Do you use folders or apps on your smartphone?


Folders, or Apps?

You spend most of your time with your smartphone.  Do you spend any time thinking about how to arrange the information there so that every time you pick it up, you know where to find what you’re looking for? In my experience, it takes time to adapt to managing information on the phone, and your initial scheme may evolve over time.

You might have folders. You might have apps. Or maybe just a few favorites and nothing else. Or an entirely different organizational scheme (the latest apps get the home screen, or one screen for each type of app. We may not think about it much, but the way we place our apps on our smartphone home screen says a lot about the way we approach problems, challenges, and the hacks we make to improve productivity.

Here are a few ways to go about organizing your phone (or your tablet, for that matter), along with the pros and cons of each method:

The Single App Method

  • what’s great: easy to find what you need
  • what’s not so great: not enough screens to hold the apps

The default method – letting the phone place the apps on the screen in the order where they are downloaded – is the classic user experience for smartphones. It’s great because it allows you to find the last thing you downloaded (which, as we know, can often be the last thing we remember). In addition, eyetracking studies suggest that many people read in an “F” pattern – so the top left corner and the top row of the apps on a screen are going to be the ones you pay attention to most often. You can also treat your home screen like an Agile Board, placing the most important apps at the top of the screen or by having different screens for different moods or places.

The single app method runs into challenges if you have many favorites, or think in terms of activities rather than individual apps. Also, if you dedicate an individual screen to apps that are similar, you might run out of screens, or have to swipe too many screens to find the thing you want.

A fix for some of these problems? The springboard – where you can place your few most-used apps for easy use – is a great place to put your one (or two or three) most used applications.

The Folder Method

  • what’s great: uses less space, groups like apps
  • what’s not so great: can be hard to find the thing you need when you need it

Folders for apps are a newer idea in terms of mobile design and a frequently used design pattern in interaction design overall. Folders excel because they allow you to think in terms of an activity and to place like items there – even ones you haven’t downloaded yet – and to have a consistent place to look. When you’re going to take a photo, you look in the “photo” folder. This also gives you a forcing factor to reconsider apps if you go on a binge and suddenly have many more apps than you need. Folders also allow you to store many more items in one place, reducing the number of swipes to review different screens. And they also can hide the apps you never use. Like cleaning out your closet, it’s always good to clean out your app folder if you haven’t used the app in a year.

Yet this same flexibility can make it more challenging to find what you’re looking for when you need it. Folders – especially folders combined on a screen with apps – can be a confusing metaphor unless there’s another organizational system at play (place all of the apps on the top row of the screen, or the folders on the bottom half of the screen only.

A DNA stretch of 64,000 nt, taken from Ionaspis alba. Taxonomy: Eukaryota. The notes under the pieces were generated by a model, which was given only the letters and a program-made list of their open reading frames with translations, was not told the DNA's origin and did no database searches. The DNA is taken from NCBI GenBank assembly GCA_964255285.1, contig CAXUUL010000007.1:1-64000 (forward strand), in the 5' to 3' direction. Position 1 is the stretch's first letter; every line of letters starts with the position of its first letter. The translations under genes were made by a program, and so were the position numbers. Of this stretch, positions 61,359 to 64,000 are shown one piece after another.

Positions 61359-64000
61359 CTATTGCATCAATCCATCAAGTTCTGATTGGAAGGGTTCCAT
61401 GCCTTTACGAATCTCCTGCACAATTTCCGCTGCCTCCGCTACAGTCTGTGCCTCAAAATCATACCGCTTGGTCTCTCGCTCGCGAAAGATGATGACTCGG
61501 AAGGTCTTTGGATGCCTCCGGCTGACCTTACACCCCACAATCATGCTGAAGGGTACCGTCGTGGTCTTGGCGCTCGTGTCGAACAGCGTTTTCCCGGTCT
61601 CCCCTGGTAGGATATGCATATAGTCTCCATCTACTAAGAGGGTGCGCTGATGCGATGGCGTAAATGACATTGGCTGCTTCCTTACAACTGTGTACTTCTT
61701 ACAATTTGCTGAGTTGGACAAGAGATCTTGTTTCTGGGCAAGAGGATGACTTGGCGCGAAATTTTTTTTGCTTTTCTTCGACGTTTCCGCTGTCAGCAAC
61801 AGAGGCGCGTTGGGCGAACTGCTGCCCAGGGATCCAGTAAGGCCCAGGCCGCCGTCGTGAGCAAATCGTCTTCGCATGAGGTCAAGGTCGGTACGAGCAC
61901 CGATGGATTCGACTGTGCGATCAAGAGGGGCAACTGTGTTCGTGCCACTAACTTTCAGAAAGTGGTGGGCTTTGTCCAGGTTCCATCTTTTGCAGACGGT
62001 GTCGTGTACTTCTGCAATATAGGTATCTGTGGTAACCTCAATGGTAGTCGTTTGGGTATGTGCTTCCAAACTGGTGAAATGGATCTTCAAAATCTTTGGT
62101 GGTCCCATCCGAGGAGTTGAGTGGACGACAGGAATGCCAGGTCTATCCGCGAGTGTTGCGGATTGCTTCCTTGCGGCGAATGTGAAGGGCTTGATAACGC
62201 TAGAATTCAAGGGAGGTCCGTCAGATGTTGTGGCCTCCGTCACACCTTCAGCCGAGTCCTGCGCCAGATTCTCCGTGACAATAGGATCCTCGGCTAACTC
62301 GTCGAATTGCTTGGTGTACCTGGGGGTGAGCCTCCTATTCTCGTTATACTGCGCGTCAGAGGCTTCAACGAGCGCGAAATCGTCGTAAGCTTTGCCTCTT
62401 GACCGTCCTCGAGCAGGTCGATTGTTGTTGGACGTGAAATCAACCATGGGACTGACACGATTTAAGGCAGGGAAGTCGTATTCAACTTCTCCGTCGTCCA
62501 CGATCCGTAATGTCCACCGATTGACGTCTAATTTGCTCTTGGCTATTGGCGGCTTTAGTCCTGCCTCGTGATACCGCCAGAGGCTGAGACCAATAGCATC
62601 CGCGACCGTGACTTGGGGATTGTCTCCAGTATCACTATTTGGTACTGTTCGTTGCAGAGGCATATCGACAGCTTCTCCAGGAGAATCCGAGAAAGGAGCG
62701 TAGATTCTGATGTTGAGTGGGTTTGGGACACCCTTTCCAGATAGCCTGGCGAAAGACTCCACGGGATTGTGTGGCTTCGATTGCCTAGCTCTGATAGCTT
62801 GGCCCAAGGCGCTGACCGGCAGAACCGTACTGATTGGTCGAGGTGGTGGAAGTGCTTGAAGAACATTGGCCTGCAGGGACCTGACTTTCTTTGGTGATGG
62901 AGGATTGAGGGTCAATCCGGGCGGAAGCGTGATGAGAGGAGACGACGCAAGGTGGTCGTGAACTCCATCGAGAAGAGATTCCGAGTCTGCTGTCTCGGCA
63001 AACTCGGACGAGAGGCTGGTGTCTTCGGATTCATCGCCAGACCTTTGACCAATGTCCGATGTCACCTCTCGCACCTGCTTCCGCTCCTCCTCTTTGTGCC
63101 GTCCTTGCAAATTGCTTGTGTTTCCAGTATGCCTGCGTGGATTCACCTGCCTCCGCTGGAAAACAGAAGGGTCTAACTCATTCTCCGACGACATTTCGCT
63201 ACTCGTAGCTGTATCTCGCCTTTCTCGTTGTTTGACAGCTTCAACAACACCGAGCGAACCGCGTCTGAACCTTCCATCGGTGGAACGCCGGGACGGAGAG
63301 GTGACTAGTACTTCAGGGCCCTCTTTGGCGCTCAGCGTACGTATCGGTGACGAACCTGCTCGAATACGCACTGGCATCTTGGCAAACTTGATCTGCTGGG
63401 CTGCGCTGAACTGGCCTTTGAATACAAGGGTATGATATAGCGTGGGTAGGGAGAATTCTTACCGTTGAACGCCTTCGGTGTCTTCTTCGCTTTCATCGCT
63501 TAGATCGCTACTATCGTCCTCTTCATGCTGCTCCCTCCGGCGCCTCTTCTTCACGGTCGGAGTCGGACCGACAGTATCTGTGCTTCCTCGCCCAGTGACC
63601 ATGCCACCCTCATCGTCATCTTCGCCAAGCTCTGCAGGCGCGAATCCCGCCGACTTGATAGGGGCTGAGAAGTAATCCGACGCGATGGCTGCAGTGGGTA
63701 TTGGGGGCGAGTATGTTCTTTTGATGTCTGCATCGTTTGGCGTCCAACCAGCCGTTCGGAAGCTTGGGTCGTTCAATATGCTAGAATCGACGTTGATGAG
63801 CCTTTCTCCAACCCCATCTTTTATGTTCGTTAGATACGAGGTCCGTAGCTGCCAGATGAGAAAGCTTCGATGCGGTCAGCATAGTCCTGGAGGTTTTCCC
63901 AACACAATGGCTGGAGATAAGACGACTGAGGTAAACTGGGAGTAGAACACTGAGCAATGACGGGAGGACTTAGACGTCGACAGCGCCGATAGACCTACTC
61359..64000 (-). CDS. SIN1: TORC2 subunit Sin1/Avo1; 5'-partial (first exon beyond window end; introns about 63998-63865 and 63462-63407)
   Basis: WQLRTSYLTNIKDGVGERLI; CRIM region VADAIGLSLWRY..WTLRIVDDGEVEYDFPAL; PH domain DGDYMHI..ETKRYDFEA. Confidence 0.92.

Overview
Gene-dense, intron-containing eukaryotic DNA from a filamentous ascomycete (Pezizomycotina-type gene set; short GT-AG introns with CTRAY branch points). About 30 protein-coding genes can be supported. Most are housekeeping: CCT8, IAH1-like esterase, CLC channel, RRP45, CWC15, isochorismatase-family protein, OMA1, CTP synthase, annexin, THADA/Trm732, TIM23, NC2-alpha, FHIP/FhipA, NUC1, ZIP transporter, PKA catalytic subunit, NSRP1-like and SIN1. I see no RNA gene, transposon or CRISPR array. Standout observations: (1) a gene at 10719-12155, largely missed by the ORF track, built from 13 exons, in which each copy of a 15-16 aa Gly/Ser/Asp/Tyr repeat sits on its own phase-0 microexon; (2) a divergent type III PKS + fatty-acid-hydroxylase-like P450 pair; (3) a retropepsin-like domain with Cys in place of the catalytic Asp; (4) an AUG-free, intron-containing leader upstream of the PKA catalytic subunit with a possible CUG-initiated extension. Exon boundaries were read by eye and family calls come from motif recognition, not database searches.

A Few More Hacks

Organizing your apps isn’t the only thing you can do to make your smartphone more immediately productive. Two things you can do right now to increase your calm include:

  • Reduce your notifications – every app wants to have the maximum number of notifications available to interrupt you at every turn. Turn them all off and turn back on only the ones you need.
  • Use search to find what you need – it’s a little bit more work for your phone and a lot easier to find apps, contacts, and messages.

The Power of a Pause

At first glance, it seems like any other beach scene you’ve ever noticed. And then – right when you’re not expecting it – there is a strange and wonderful pattern in the water right in front of you. You only see it when you’ve unfocused a bit, and it’s only there for a minute – and then it’s gone.

What do you get when you breathe?

Alex Bard, one of the founders of Assistly, talks about the importance of taking time off from work as key to his success at finding the parts of his business that provide the most value, and of his success in maintaining his family. Whether your definition of success is building a successful company or simply finding marvelous, unexpected images like the one above, what are you doing to pause, wait, and see what happens?

It’s Ok, Work Will Be There When You Return

It’s easy to think that the world will fall down if you’re not there to do your job. And it’s true that if that happens when people are expecting you to excel, you might not succeed. But you can’t succeed without also taking more than a few moments (on a regular basis) to unplug, look around you, and see what you’ve got.

This photo is a good metaphor for that ability that Alex describes to identify and capture great moments – the current was the result of a number of forces coming together (only for a moment) and I happened to be lucky enough to be there at that moment and skilled and practiced enough to take a shot that turned out like I wanted it to resolve. There’s one in a row.



What’s on your mobile device?

Your mobile life and what you can do in the rest of your life

I’ve had an iPhone for almost a year, and am astonished at the changes that it’s made in my productivity.  The main difference is that where on my BlackBerry or Windows Mobile phone I mainly read email while on the go or between meetings, I can now access web applications, read email and phone at the same time, and generally live all of the brand promise of the iPhone.  Yes, it sounds like a fanboy shill, but it’s true.

To try and avoid the eye candy that Apple would like to place in front of me in order to make me buy more stuff, I focus on my iPhone home screen and try to make that the center of my mobile productivity.